Stereopsis is an important visual function to determine both position and distance. Following monovision treatment for presbyopia, some patients complain of poor visual outcomes despite great binocular visual acuity. Diminished stereoacuity may be a contributing factor to their discontent. In this study, we report a negligible change in stereoacuity following implantation of the KAMRA corneal inlay in the non-dominant eye. On the contrary, it has been reported that both monovision LASIK and monovision contact lenses for the correction of presbyopia result in a significant decline in stereoacuity (Figure 1).4,5 Levinger et al measured stereoacuity before and after monovision LASIK with the Optec 6500 vision testing system using far stereo depth perception slides for 20–400 arcsec. The author reported a statistically significant difference between the preoperative and postoperative stereoacuity of 52 and 142 arcsec, respectively. For the study group, the mean postoperative uncorrected binocular visual acuity at distance was 20/25 Durrie evaluated the effect of different monovision contact lens powers on stereoacuity using the Optec 3500 (Stereo Optical, Co. Inc.) device in 50 emmetropic presbyopic patients.5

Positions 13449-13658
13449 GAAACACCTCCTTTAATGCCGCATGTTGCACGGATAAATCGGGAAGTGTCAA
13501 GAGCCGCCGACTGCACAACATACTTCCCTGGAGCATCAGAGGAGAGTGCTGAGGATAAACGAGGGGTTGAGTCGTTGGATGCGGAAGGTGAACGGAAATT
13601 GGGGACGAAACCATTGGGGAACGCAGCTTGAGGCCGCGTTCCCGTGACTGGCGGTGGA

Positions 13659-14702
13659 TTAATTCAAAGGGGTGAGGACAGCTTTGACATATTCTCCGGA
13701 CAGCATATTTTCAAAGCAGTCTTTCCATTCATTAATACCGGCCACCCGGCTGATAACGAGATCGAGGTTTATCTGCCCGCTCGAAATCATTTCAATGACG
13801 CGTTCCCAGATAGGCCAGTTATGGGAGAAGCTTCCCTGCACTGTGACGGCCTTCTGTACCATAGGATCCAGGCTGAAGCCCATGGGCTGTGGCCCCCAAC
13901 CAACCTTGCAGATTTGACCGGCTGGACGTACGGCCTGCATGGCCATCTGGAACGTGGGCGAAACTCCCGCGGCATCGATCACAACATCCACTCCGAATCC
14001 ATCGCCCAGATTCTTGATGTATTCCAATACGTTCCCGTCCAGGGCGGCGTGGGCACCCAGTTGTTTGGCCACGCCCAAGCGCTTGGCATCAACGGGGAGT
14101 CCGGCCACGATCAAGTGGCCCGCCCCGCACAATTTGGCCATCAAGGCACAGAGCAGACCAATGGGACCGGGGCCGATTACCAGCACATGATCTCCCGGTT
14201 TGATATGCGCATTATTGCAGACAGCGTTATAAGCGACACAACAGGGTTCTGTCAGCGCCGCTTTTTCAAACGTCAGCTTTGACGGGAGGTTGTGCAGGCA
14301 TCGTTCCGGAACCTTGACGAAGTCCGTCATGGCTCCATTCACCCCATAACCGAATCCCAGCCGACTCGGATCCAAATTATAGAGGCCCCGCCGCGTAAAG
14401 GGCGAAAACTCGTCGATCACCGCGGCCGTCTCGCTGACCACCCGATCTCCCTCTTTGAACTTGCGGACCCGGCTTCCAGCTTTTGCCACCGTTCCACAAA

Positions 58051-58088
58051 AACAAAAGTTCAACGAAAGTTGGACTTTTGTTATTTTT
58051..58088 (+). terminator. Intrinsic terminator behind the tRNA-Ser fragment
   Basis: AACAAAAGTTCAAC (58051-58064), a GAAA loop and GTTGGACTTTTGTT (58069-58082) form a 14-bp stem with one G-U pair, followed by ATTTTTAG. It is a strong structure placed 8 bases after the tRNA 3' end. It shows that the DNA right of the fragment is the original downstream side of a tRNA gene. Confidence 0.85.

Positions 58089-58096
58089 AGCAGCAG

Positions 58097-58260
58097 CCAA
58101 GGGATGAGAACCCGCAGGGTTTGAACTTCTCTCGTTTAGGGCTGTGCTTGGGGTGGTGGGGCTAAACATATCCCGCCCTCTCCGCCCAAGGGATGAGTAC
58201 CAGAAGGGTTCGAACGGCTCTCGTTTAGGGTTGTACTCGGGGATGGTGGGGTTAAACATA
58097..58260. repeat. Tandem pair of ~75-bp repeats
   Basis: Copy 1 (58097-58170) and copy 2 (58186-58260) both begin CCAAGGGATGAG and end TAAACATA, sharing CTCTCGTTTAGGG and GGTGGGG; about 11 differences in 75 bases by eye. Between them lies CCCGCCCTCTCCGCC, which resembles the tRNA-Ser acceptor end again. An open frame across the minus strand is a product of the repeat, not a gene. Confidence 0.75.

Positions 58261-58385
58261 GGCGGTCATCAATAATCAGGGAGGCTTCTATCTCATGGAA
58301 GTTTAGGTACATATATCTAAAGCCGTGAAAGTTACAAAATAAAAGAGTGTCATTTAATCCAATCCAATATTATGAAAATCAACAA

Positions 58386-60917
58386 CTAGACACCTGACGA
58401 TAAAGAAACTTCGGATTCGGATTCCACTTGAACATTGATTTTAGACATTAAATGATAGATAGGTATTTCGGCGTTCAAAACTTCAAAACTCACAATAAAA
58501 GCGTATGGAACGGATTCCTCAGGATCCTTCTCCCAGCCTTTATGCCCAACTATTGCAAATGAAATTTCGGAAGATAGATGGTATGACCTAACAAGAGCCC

Figure 1 Change in stereoacuity before and after treatment with monovision LASIK,4 monovision contact lenses,5 and KAMRA inlay implantation.
Notes: Δ, Change in stereoacuity; *statistically significant (P<0.001).
Abbreviation: LASIK, laser in situ keratomileusis.


Overall, the author showed worsening stereoacuity with increasing lens power. Initially, the mean distance stereoacuity was 32±23 arcsec. Following treatment, the mean stereoacuity worsened to 44±38 arcsec for the +0.75 D lens power, 77±76 arcsec for the +1.50 D lens power, and 182±142 arcsec for the +2.50 D lens power. The KAMRA corneal inlay results in improved UNVA while maintaining preoperative UDVA in the treated eye.1,3 While all three methods significantly improved visual acuity, preoperative stereoacuity was only preserved with the KAMRA corneal inlay.


The publication fee for this article was paid by AcuFocus Inc. The authors report no other conflicts of interest in this work.